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1. Florida Senate race moves to manual recount
Florida's Senate race between incumbent Democratic Sen. Bill Nelson and Republican Gov. Rick Scott has moved into a manual recount after a deadline passed Thursday for the state to complete an initial recount.
Republican Ron DeSantis held his lead over Democrat Andrew Gillum after the machine recount in the governor's race, while Scott remained ahead of Nelson by 12,603 votes, within the 0.25 percent threshold that triggers a manual recount.
A manual recount is a hand recount of overvotes and undervotes. An overvote is when a voter designated more choices than allowable in the recounted race and an undervote is when a voter made no choice or fewer than the allowable number of choices.
The results of the manual recount will be reflected in official returns that are due to the Department of State no later than Sunday at noon.
ABC News' Stephanie Wash joins us from Tallahassee, where a lot of the lawsuits being filed by campaign are being heard.
2. Lawsuit claims Dartmouth allowed 'Animal House' culture
Seven women have filed a lawsuit against Dartmouth College, accusing the school of ignoring complaints that three male professors in the Psychological and Brain Sciences Department "leered at, groped, sexted, intoxicated, and even raped female students."
The plaintiffs, highly accomplished scientists including current and former students, describe the culture created by tenured professors Todd Heatherton, William Kelley and Paul Whalen as "a 21st Century 'Animal House,'" which included hot-tub parties and meeting students at bars.
"The women that we talked to last night, they said that these professors hired ... female lab assistants based on their physical attractiveness and were actually in competition with each other to have 'the hottest lab,'" ABC News' Linsey Davis tells us.
Dartmouth College has denied all wrongdoing, telling ABC News in a statement: "As a result of the misconduct we found earlier this year by the three PBS faculty members, we took unprecedented steps toward revoking their tenure and terminating their employment."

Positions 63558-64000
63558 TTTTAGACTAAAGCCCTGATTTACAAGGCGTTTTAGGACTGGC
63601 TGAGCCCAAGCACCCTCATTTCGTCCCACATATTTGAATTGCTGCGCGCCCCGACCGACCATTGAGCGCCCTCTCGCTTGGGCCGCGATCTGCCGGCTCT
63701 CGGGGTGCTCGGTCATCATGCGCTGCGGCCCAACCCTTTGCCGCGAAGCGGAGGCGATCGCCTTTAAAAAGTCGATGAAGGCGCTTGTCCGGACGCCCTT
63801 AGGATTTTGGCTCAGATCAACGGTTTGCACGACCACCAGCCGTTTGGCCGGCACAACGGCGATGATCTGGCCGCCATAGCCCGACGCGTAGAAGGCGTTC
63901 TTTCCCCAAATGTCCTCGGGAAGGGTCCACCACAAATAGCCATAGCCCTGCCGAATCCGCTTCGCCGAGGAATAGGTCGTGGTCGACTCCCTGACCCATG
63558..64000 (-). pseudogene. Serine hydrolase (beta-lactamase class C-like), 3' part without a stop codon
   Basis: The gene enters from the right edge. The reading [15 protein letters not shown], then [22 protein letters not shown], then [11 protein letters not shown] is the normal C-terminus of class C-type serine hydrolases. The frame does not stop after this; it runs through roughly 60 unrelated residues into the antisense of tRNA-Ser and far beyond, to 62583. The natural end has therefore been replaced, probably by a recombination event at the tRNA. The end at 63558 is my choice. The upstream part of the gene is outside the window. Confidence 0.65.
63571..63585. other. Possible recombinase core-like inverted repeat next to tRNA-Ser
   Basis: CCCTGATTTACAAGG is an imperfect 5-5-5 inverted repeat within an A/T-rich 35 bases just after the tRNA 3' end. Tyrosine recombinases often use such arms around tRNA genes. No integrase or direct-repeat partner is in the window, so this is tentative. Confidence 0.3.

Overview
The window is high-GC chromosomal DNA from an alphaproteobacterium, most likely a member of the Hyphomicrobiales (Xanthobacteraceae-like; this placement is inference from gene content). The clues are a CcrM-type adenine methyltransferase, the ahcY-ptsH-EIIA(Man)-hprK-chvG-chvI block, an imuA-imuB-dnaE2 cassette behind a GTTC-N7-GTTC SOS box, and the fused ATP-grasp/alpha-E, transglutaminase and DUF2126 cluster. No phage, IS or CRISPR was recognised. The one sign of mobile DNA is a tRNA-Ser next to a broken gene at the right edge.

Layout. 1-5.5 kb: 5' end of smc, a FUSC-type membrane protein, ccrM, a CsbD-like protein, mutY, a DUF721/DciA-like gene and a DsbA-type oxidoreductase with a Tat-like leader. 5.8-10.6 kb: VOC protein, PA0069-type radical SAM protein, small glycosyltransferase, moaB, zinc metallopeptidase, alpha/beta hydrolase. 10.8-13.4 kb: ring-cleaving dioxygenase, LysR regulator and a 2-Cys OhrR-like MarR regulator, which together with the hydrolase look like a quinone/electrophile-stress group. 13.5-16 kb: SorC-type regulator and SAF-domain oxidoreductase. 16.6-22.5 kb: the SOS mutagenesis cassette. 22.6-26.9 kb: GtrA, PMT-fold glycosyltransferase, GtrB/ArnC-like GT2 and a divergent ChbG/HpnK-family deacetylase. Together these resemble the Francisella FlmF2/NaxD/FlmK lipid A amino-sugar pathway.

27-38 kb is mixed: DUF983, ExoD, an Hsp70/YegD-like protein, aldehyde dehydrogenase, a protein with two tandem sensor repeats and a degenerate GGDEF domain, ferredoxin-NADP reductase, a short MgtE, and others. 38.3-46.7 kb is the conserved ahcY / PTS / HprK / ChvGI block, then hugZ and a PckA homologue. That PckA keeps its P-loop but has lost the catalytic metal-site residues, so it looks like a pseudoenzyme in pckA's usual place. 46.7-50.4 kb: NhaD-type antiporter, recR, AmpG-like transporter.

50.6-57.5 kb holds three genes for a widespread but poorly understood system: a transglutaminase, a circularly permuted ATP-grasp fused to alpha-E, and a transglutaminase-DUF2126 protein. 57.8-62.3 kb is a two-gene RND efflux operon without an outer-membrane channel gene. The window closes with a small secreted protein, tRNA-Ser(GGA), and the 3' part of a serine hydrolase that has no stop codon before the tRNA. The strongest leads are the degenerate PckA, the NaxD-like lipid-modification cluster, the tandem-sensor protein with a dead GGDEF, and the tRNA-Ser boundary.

ABC News reached out to all three of the accused professors for comment.
Heatherton said he denied playing any role in creating a toxic environment and also that he regrets any behavior women construed as being sexual.
3. Navy SEALs and Marines charged in Green Beret's death
Two members of the Navy's elite SEAL Team Six and two Marines were charged with murder and involuntary manslaughter in the death of Army Green Beret Staff Sgt. Logan Melgar.
The four are accused of breaking into Melgar's sleeping quarters in Mali in June 2017, binding him with duct tape and strangling him.
One SEAL Team Six member allegedly tried to cover up the damage to Melgar's trachea by performing a cricothyrotomy, normally a life-saving measure where an incision is made to help with breathing, according to ABC News Chief Global Affairs Correspondent Martha Raddatz.
"You don't expect to get killed by one of your own," she says.
4. Saudi Arabia seeking death penalty for suspects in Khashoggi killing
Saudi Arabia has indicted 11 people in connection with the murder of Washington Post columnist Jamal Khashoggi, according to the Kingdom's attorney general, Saud al-Mojeb.
Members of the hit squad accused of killing Khashoggi inside the Saudi consulate in Istanbul are among the indicted, al-Mojeb said, and five of the suspects could face the death penalty. Ten others remain in custody but have not yet been charged, according to the prosecutor.
The Saudis have maintained that Crown Prince Mohammed bin Salman was not involved in Khashoggi's murder, insisting this small group of officials is solely responsible.
ABC News' Matt McGarry joins us from Istanbul: "Anybody who knows anything about Saudi Arabia and has been watching Bin Salman work for the last few years will tell you that almost nothing happens in Saudi Arabia at all without Bin Salman personally giving the OK."
Khashoggi's body is still missing.
'It's going to get worse': At least 66 dead, 631 missing in California's worst wildfires.
'I learned about this relationship when I read The New York Times piece yesterday': Facebook CEO Mark Zuckerberg responds to a report that his company hired a Republican-linked, Washington, D.C.-based consulting firm to attack critics and competitors.
'If you see a staggering and disoriented raccoon, please do not approach it': Go home, raccoons, you're drunk.
'E-cigarette products that appeal to children have no business in the marketplace, period': The FDA announces sweeping measures to stave off "the epidemic growth" of e-cigarettes among youths after finding usage among high school students has increased more than 1,263 percent since 2011.
'New information provided by the defense counsel': A selfie that includes a man accused of assaulting an ex-girlfriend confirms his alibi and saves him from a potential life sentence.
From our partners at FiveThirtyEight:
A New Jersey couple and a homeless man are accused of raising more than $400,000 'on a lie': A prosecutor said the trio's entire story was fabricated to earn money from kindhearted people through GoFundMe.
'The Boys in the Cave': In a new book, ABC News Chief National Correspondent Matt Gutman gives a detailed look at the harrowing cave rescue in Thailand that captured the world's attention.
Today in history:
Nov. 16, 2017 -- Al Franken is accused of forcibly kissing a woman.
The must-see photo:
A person walks across Independence Mall during a snowstorm in Philadelphia. (photo credit: Matt Rourke/AP)
For more great photos from around the world click HERE.
Hot on social:
We love this coach for giving a pep talk to his team in sign language.
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